GAINESVILLE, Fla. (MCT) – It took a buzzer beater by Shabazz Napier and a late-game injury to Scottie Wilbekin for the Connecticut Huskies to slip by the Florida Gators the last time the two teams met.
UConn will seek for more good fortune against the nation's hottest team, while the Gators look to settle a score with the surging Huskies when the teams meet again Saturday during the Final Four.
Since that dramatic 65-64 loss at UConn on Dec. 2, Florida (36-2) has reeled off 30 straight wins, with Wilbekin leading the way.
Meanwhile, the Napier-led Huskies (30-8) have gotten red-hot at the right time to return to the Final Four a year after the NCAA barred the school from the Big Dance due to poor academic performance.
The Huskies joined the 1984 Virginia Cavaliers as the only No. 7 seed to reach the Final Four after Napier scored 17 of his 25 points during the second half of Connecticut's upset of Michigan State Sunday. A day earlier, Wilbekin tied his career high with 23 points, including 14 in the first of half of a 62-52 win against Dayton.
Both guards were named most outstanding player of their regionals, setting the stage for a classic head-to-head matchup Saturday at AT&T Stadium _ home of the Dallas Cowboys.
Napier scored 24 points on Dec. 2 against the Gators, but hit the game-winner with Wilbekin, the Gators' defensive stopper, on the bench after he rolled his right ankle with three minutes remaining in the game.
Wilbekin finished with 15 points, but the Gators' inside game carried the day for Florida.
The Gators out-scored the Huskies 32-14 in the paint as UConn could not match 6-foot-10, 240-pound Patric Young and Casey Prather, who had a team-high 19 points. After Wilbekin was sidelined, Young scored Gators' next seven points to finished with 17 points on 6 of 10 shooting.
Against Dayton, Young was too physical inside for the Flyers to handle, finishing with 12 points, six rebounds and four blocked shots.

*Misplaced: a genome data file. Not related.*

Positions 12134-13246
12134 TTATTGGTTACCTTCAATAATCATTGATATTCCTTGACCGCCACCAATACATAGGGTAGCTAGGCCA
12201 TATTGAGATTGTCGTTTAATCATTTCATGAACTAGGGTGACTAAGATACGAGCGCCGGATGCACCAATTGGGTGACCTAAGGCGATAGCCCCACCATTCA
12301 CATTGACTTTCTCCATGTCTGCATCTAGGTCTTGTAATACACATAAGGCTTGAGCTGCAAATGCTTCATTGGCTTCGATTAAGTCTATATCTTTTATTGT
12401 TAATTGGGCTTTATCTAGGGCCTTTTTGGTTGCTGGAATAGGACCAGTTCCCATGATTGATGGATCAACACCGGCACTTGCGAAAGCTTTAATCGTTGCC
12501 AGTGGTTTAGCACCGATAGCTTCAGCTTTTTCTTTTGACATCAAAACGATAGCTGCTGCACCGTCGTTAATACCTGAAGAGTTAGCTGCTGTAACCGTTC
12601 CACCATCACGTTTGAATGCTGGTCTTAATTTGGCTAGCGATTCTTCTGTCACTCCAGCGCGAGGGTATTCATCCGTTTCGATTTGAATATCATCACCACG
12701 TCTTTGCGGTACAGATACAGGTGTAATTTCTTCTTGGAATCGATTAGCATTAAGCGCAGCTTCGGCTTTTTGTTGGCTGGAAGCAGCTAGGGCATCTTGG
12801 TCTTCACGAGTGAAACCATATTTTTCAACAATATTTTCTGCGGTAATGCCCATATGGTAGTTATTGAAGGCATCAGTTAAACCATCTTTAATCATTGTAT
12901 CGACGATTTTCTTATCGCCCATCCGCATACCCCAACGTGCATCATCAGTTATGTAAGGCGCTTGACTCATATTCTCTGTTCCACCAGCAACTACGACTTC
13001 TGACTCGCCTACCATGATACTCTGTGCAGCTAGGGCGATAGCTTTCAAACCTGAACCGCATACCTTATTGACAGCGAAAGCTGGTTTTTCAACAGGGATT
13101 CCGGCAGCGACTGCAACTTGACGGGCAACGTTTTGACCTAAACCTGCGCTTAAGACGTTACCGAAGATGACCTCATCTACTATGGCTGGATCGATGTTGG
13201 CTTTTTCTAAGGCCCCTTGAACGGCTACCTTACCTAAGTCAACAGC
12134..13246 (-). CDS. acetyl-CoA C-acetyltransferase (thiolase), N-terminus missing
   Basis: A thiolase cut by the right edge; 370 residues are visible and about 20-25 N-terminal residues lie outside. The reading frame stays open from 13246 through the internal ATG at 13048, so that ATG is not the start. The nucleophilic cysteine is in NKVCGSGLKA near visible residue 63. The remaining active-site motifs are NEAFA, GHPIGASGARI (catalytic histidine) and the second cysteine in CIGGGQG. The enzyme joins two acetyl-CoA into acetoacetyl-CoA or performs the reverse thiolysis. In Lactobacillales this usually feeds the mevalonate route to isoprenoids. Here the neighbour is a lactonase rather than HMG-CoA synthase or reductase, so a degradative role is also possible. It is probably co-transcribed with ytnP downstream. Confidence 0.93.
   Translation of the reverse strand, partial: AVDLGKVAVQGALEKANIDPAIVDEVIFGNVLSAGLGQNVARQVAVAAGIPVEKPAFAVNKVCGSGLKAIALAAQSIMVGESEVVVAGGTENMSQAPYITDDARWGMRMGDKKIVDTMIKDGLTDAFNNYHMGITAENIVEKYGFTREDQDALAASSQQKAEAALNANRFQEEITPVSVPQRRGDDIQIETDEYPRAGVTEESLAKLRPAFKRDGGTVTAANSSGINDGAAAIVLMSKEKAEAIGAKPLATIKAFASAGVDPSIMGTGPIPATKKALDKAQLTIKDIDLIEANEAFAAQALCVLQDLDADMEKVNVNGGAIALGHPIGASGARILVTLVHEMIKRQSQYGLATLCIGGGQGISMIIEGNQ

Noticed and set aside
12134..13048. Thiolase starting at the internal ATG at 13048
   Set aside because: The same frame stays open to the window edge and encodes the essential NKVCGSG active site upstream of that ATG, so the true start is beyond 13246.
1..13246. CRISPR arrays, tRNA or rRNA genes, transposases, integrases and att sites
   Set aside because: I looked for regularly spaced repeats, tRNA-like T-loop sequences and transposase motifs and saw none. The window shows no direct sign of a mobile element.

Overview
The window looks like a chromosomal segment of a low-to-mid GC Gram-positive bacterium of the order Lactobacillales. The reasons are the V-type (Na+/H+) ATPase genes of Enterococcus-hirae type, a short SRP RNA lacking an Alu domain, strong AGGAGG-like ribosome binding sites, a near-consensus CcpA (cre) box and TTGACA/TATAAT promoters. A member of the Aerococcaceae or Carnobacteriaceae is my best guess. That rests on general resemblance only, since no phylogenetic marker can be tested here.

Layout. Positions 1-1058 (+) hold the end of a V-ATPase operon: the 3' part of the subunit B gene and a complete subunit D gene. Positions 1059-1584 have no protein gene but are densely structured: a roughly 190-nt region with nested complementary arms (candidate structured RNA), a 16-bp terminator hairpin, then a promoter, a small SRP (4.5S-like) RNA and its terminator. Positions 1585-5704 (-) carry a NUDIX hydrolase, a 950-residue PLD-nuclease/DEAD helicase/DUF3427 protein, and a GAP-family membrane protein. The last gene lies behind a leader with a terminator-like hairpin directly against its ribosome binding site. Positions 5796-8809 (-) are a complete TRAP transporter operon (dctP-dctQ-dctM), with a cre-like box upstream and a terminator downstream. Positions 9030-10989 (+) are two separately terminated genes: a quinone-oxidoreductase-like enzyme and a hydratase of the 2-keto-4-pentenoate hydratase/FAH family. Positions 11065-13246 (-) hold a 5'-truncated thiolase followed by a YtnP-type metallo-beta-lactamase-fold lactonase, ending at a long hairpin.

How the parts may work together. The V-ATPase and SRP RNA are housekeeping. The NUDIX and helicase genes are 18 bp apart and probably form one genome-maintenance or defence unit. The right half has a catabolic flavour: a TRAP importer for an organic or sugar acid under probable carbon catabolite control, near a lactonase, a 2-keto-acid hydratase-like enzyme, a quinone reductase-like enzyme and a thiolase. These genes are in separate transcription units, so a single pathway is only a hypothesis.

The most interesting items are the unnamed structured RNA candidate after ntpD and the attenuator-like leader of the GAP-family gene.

To beat UConn, the Gators likely will have to improve their shot selection and avoid offensive lulls against the aggressive Huskies.
A 3-point miss by forward Will Yeguete, a missed 15-footer by Young and a wild drive to the basket by freshman back-up point guard Kasey Hill helped Dayton keep close until Wilbekin took over. The 6-foot-2 senior scored nine of UF's final 14 points and assisted on a Michael Frazier II 3-pointer as the Gators built a 38-24 halftime lead.
But the Gators' offense became overly reliant on Wilbekin during the second half. At the same time, Dayton's depth and relentless pace wore down UF, which finished the second half 5 of 21 shooting.
Florida did, however, hit 12 of 17 second-half free throws and were relentless on the backboard, finishing with a 37-26 rebounding edge. Leading 58-50 with 3:41 to go, the Gators had four offensive rebounds on one possession to burn more than 40 precious seconds off the clock.
"Late, us rebounding helped us solidify our win," said Young, one of four Gators with at least six rebounds.
The Gators also had just seven turnovers against a Dayton team that forced 14 in a win against Ohio State in the opening round and 12 against Stanford in the Sweet 16.
UConn forced 16 Michigan State turnovers, while committing just eight. The Huskies also forced 16 Gators' turnovers four months ago, but turned over the ball 14 times themselves.
Expect another in-your-face, end-to-end game on Saturday.
If the game is close at the end, the Huskies have the edge shooting freethrows. UConn was 21 of 22 from the line against Michigan State, hitting 7 of 7 in the final five minutes. The 6-foot-1 Napier, who shoots better than 86 percent from the line, hit three freethrows with 37.6 seconds left after he was fouled during a 3-point attempt.
The Gators were 21 of 28 against Dayton, a nice improvement from their season average of 66.5 percent. But the foul line remains one of the weaker links for a Florida team without many flaws.